The way you see it is NOT how they see it

2 min readMay 12, 2022


Writing about Psychology for about 2 years and so have taught me a lot of things which has also helped in welcoming things in different perspectives.

One of the things I have learned in the last couple of months is how you see and interpret things is not how other people will perceive it as well.

Now, it’s surely not in context of ‘use case’. People use products to solve their problems as per their needs, not the way you think it is supposed to.

What is it?

In Psychology, we refer to this phenomenon as The Rashomon Effect.

The situation in which an event is given contradictory interpretations by the individuals involved. Also, a storytelling method in cinema used to provide different perspectives & POVs of the SAME scene!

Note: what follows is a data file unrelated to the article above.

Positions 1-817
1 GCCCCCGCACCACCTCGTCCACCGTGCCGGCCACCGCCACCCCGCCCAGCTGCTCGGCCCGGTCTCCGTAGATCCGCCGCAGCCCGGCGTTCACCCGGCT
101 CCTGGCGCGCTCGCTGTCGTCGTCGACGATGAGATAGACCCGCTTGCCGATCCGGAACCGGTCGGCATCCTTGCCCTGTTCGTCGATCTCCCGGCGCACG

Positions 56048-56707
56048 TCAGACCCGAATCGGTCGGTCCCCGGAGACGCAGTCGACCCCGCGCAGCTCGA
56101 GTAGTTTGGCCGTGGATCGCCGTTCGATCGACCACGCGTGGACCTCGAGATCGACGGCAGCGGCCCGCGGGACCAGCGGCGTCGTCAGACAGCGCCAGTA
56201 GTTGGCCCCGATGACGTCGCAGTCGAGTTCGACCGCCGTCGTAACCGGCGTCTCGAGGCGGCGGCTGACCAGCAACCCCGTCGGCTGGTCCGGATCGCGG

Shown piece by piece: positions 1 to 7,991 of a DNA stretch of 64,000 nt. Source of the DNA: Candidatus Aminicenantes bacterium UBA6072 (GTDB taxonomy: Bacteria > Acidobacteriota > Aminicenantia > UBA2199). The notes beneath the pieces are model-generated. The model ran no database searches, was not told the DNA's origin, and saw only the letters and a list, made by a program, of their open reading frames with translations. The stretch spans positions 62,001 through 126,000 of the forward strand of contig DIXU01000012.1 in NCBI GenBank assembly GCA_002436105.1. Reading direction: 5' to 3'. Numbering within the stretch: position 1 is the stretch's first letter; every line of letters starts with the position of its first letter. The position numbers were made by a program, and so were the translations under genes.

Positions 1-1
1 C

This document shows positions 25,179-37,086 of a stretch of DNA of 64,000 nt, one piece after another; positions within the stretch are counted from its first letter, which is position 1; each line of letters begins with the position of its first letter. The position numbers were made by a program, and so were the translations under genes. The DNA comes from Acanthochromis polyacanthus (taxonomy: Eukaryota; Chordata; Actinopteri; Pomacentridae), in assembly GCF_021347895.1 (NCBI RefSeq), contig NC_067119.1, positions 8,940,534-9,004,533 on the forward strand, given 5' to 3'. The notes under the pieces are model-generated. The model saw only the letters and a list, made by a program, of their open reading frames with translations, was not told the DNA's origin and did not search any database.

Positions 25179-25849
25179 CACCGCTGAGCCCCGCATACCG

Example:- Look at the following image of blind men and an elephant. It clearly explains how they all are interpreting it accordingly.

Different people exploring an elephant with their specific purposes in mind and perceiving it accordingly.
Blind men and Elephant is a popular example.

Neuroscientists found that when a memory is formed, our interpretation of visual information is influenced by our previous experiences and internal biases.

Even if we were able to encode a memory accurately, recalling it incorporates new information that changes the memory. And when we later recall that event, we typically remember the embellished memory instead of the original experience.[1]

Instead of providing you with the takeaways, here’s a thought for you.

Would you rather enforce someone to use something how you want them to OR go with how they are adapting on it?


P.S. If you liked learning about Rashomon effect, You might also enjoy reading a newsletter on Psychology which covers stories like this.